State of Origin II: Mitchell Moses parts the Maroon Sea

Mitchell Moses of the Blues runs with the ball during the State of Origin Game Two match between the New South Wales Blues and the Queensland Maroons at the Melbourne Cricket Ground in Melbourne, Wednesday, June 26, 2024. (AAP Image/Scott Barbour)

After a horror State of Origin Game I, and facing three consecutive years of rugby league torment, New South Wales might just be on their way out of Origin exile after Mitchell Moses parted the Maroon sea.

Whether through his hands or trusty-right foot, Moses showed his playmaking prowess in a 38-18 onslaught of Queensland at the MCG last night for Game II, leaving our friends north of the border scratching their heads in disbelief at the final whistle.

Moses alone sent four players over the try-line himself (the most assists by any one player since 2018) and left Reece Walsh and his wingers helpless to a flawless 442 metre kicking game.

Blues coach Michael Maguire’s new-look side, led by his newly selected star halfback, proved that if at first you don’t succeed, try, try again. Well, seven tries ought to do it.

Madge finally landed himself the winning blueprint to level the series one game apiece. The trick to securing the entire thing? Emulate our inner QLD.

If years of Origin pain have taught the Blues anything, it’s that a consistently similar team is a tough one to beat.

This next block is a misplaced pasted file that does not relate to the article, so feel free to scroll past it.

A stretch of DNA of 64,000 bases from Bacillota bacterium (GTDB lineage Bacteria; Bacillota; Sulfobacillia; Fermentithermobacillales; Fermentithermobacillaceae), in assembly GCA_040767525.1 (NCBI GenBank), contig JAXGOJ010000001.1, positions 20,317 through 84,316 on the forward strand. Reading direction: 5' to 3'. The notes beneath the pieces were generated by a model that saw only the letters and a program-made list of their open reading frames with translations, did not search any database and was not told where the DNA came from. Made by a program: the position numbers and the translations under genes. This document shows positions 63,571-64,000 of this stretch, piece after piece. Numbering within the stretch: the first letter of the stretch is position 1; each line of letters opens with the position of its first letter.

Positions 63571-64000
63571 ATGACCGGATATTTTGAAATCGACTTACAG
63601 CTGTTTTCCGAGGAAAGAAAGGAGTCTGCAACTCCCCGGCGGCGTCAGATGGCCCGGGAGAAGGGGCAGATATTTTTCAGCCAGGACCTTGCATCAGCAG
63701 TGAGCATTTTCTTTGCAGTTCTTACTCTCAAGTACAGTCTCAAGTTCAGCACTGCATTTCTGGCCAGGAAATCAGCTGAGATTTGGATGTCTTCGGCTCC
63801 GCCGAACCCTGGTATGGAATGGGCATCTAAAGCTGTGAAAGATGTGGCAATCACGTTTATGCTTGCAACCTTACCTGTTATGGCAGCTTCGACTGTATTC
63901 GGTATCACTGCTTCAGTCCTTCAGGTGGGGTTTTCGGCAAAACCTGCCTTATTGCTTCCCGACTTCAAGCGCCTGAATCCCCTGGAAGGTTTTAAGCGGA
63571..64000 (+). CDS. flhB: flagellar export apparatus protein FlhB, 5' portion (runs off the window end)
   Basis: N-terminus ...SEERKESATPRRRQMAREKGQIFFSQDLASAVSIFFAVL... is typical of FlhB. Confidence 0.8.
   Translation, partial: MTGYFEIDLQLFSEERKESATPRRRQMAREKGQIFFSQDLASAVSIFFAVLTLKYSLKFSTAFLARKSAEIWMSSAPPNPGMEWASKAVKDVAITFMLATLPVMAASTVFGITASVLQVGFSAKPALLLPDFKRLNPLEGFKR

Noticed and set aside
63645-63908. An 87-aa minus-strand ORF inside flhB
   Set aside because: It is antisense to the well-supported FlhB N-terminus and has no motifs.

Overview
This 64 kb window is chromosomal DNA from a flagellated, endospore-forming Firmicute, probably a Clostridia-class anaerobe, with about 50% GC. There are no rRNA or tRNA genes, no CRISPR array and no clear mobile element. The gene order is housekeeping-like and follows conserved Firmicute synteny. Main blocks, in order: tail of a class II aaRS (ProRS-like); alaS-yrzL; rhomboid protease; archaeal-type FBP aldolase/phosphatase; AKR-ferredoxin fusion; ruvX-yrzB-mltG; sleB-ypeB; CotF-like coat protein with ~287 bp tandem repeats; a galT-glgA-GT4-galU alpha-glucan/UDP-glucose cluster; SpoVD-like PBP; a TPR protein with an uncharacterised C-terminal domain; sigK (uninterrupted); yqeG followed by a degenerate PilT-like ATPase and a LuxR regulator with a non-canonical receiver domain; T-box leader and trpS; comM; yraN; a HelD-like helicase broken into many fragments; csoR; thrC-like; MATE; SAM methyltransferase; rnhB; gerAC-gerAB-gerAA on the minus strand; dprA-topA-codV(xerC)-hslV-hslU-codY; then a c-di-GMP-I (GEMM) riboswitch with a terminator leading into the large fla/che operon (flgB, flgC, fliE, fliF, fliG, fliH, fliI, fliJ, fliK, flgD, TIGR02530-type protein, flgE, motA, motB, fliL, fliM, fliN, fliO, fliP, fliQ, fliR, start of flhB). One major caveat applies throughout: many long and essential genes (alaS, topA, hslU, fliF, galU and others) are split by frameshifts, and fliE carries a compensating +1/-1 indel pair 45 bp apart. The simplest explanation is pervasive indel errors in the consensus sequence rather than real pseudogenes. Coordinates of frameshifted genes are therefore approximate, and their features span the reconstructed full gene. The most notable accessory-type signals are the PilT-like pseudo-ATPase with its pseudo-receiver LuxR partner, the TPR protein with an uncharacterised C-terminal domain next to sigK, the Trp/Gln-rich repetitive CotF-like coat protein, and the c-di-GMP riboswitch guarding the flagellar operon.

For eight years NSW chopped and changed in-form players and new tactics in hopes of ending an Origin drought, while all QLD had to do was choose—for the most part—the same bunch of top-tier players willing to go out and play for each other.

The result? They got pretty good at playing for each other, and we stood no chance.

In years past the Blues have had star-studded rosters but haven’t managed more than two consecutive series wins, because of the QLD side’s cohesion.

It’s why I was partly doubtful heading into Game II. Not least because of our five roster changes, though necessary, but due to QLD only needing to make two (one of those being forced through injury).

While this Blues outfit would clearly be better than the one named three weeks ago, sometimes change just doesn’t fare well in Origin.

Yet this time, it was all quiet on the QLD front after the Blues produced the most dominating first half in Origin history, all but ending the game after 40 minutes, ahead 34-0.

Debutant Dylan Edwards ran circles around them (the most of any player, with 200m) and returning centre Latrell Mitchel terrorised the right-side defence, but it was star playmaker Moses who delivered the people of NSW from a cold Melbourne night.

And so, now’s the time for consistency. We’ve seen what this Blues team are capable of, so it’s up to them to come back for Game III and produce something similar for their state.

At the end of the day, are there still some changes I would make to that Blues side? Yes. Should they be made? Well, maybe not.

If history has taught us anything, you don’t mess with the right formula.

Ahead of yesterday’s game, the Panthers confirmed Nathan Cleary won’t be available until Round 20, ruling him out of the decider in Brisbane.

Though it’s almost unanimously agreed he is the best halfback option NSW have, I’ll (and probably for the first time, the entire state) be glad Madge won’t have him as an option.

There’s no time for second-guessing what we’ve already got. If anyone needs to make changes, it’s them.

But for now, let’s hope Mitchell Moses leads NSW to the promised land of Origin victory in July.

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